Invergordon 1984 – 30 Year Old Single Grain Whisky (W&M204 )
Review: Invergordon 1984 – 30 Year Old Single Grain Whisky (90.5/100)
Wilson and Morgan – Bottle #198 of 767 from Butt #14 (W&M204 )
Review By Chip Dykstra (Aka Arctic Wolf)
Published August 09, 2016
Wilson and Morgan is an independent bottler of Scotch Whisky based in Italy. The company was founded in 1992 by Fabio Rossi who also founded Rum Nation. Wilson and Morgan specialize in single grain and single malt whiskies which have been purchased by the barrel from selected Scottish distillers. The whisky barrels purchased range in age from 10 years to 30 years and are left to age (usually at the distillery where they were purchased) until they are ready to be bottled sometimes after they have been re-casked for finishing in port, rum or Marsala casks.
Invergordon Distillers (currently owned by Whyte & Mackay) was founded in 1959 in the Highlands region of Scotland and the newly built distillery began to operate in 1959. The distillery has three working Coffey stills which produce grain whisky (primarily from wheat and corn) for various Whyte and Mackay blended whiskies as well as other Scottish producers.
The 1984 Invergordon 30 Year Old Single Grain Whisky was distilled in 1984 and bottled in 2015. This whisky is part of Wilson and Morgan’s Special Release Series which comprises of special bottlings of Scotch whiskies, all of which are 25 years of age or older, and many of which have received an unusual or special maturation regime. This particular whisky was matured for its entire life in a 2nd fill Sherry butt and bottled at cask strength (57% alcohol by volume).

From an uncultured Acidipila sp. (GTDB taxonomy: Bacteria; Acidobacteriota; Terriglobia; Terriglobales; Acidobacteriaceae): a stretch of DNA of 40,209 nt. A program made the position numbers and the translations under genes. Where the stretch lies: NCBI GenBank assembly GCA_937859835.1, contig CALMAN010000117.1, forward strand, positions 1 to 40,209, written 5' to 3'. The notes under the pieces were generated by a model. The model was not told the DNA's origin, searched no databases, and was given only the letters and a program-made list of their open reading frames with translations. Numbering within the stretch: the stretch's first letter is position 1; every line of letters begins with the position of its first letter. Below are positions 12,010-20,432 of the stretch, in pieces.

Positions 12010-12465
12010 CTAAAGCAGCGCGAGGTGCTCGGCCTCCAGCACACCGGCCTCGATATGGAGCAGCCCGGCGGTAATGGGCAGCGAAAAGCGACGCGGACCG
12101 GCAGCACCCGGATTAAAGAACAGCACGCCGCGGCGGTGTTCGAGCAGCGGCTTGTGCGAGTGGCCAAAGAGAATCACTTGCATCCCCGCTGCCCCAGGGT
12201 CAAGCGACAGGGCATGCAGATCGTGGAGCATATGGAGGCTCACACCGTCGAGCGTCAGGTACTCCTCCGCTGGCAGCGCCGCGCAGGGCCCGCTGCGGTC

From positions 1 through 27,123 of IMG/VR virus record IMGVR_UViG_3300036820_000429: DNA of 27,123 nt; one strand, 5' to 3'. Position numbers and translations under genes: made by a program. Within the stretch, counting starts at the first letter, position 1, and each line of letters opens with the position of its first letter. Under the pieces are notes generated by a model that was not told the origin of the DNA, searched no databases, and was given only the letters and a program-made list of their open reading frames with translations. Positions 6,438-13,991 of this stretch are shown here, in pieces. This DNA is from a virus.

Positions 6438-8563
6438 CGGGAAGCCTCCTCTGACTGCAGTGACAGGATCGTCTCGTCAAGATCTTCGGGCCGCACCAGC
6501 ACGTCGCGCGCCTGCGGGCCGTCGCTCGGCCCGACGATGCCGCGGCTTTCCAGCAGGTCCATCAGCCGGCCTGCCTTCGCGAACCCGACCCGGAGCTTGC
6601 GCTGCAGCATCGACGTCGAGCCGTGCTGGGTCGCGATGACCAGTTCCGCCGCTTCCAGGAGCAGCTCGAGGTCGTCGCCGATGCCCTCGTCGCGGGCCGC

In the Bottle 4.5/5
The only place in my review where I factor in the cost of the spirit is when I judge the presentation. My feeling is that very expensive offerings should ‘look the part’ so to speak as often these expensive spirits are purchased as special gifts or to honour special occasions. This means that although there is certainly nothing wrong with the manner in which this whisky is presented, I feel that for a spirit which is advertised for about $270.00 (Canadian) more could have been slightly more done to raise the bar.
The whisky arrives in a standard tall bottle with an easy to read front and back label. There is however, very little ‘pop’ to either the front or the back to capture my attention. And unfortunately, the side labels feature a very small font on a beige background which is very difficult to read. The display box which houses the whisky is nice, but again not spectacular. A lower priced whisky would have garnered a perfect score, but a ‘Special Edition’ 30 Year Old Whisky perhaps deserves just a little better to garner a perfect score.
In the Glass 9/10
When I poured the Invergordon 30 Year old Whisky into my glencairn, it showed me a rich golden colour, and the breezes above the glass instantly brought me complex aromas of rich caramel toffee, fine wood spices and firm fruity aromas of dried apricots, dates and raisins. I tilted the glass and gave it a slow twirl. The whisky deposited a thick sheen onto the inside of the glass and the crest only very slowly dropped fat droopy legs. Everything looks as it should for a 30-year-old cask strength whisky.